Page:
This male coach might have done better to sharpen his own skills, but instead he used the girls to gloss over his clumsiness. After dropping the ball another time, he said to one of the girls, “I’m a little girl. I can’t catch the ball.” Such mockery obviously sends a powerful message to girls -- not only about their abilities, but about their very worth. This coach was telling his girls they were inferior, weak, and not to be confused with strong, powerful boys. The brainwashing worked. The coach's treatment of them and the unwelcoming attitude of the boys on the team contributed to the waning interest of girls during the season [90-2,emphasis added].
When I read this, I imagine a scenario in which the parents present surrounded the coach, and when they dispersed, he was gone but for a little greasy splotch on the grass.  But it seems that the parents didn't object: they wanted the girls out of the program as much as the coach did.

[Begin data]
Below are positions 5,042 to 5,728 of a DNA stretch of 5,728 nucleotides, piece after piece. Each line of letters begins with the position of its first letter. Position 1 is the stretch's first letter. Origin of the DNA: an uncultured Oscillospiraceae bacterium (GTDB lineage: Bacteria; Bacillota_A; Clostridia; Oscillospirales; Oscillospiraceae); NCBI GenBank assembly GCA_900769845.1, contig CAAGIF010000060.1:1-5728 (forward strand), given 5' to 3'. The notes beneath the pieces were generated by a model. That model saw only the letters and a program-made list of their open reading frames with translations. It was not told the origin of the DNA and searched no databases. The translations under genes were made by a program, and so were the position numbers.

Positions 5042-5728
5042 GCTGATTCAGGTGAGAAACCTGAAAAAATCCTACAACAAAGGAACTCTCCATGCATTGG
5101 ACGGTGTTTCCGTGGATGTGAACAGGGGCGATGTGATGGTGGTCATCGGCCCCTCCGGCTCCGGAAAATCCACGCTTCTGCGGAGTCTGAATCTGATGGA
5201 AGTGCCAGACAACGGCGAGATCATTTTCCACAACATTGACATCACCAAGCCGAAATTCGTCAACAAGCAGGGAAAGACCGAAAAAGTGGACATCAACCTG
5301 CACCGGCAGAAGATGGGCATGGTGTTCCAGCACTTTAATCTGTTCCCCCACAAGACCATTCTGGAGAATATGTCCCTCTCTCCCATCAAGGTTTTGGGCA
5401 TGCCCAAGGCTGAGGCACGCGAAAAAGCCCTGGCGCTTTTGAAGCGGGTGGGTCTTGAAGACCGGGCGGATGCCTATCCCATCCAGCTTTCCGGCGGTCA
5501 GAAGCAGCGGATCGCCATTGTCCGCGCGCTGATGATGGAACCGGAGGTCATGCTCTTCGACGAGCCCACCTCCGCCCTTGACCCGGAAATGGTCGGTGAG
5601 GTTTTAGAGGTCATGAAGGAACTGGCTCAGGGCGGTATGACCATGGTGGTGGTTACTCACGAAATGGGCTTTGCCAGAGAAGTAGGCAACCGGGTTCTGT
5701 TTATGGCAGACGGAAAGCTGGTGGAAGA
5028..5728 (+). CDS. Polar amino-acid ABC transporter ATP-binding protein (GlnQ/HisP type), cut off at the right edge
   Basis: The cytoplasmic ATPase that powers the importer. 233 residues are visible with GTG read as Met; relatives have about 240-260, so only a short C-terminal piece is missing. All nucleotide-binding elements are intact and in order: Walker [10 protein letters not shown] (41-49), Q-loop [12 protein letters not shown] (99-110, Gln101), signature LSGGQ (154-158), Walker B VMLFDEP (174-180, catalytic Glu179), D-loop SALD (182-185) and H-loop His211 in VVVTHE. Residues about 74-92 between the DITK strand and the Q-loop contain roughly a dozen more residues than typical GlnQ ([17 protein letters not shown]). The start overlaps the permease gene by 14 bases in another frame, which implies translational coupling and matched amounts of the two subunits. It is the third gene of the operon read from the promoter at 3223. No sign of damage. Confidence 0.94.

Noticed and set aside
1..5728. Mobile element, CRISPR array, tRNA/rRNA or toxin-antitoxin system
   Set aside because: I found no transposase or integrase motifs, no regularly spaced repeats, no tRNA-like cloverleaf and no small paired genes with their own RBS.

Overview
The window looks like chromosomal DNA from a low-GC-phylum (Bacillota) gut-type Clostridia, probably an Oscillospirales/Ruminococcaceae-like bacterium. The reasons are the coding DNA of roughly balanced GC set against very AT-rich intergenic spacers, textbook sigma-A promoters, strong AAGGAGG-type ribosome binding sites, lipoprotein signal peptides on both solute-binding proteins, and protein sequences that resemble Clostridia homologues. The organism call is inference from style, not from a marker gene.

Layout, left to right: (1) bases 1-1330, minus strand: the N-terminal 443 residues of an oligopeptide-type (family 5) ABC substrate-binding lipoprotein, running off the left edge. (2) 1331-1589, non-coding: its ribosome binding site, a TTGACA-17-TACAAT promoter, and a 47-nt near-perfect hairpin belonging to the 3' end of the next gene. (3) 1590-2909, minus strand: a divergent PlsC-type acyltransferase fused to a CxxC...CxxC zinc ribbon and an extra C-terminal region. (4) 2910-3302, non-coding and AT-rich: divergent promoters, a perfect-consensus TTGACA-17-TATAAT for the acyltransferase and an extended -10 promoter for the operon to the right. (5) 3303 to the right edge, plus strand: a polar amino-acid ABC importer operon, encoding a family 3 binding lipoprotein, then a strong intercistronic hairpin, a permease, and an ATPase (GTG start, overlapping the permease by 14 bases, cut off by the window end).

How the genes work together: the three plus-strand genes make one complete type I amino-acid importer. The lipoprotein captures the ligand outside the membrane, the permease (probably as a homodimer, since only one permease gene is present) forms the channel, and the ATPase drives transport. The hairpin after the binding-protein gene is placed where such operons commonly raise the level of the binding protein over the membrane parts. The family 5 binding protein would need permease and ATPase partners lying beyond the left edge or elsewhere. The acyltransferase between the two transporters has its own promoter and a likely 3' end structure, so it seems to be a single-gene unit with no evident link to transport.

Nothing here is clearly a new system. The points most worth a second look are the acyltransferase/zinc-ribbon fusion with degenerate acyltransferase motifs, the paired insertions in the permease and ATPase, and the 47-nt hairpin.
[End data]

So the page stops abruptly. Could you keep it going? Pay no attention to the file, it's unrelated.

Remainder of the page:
It also occurred to me that the teaching of sports to children provides evidence of how social construction works.  If a little boy can't throw or catch a ball, adults will expend quite a bit of energy to teach him how.  It will take no little determination on the boy's part to get the adults to leave him alone, if he isn't interested in learning this skill.  If a little girl can't throw or catch, adults will throw up their hands and say, "What can you expect?  Girls just naturally can't do this, and they don't want to."  If a girl persists anyway, more pressure will be applied to drive her away, and it will probably succeed if she doesn't have adult allies.  There will be general agreement that it is nature, not nurture, at work in this sorting process.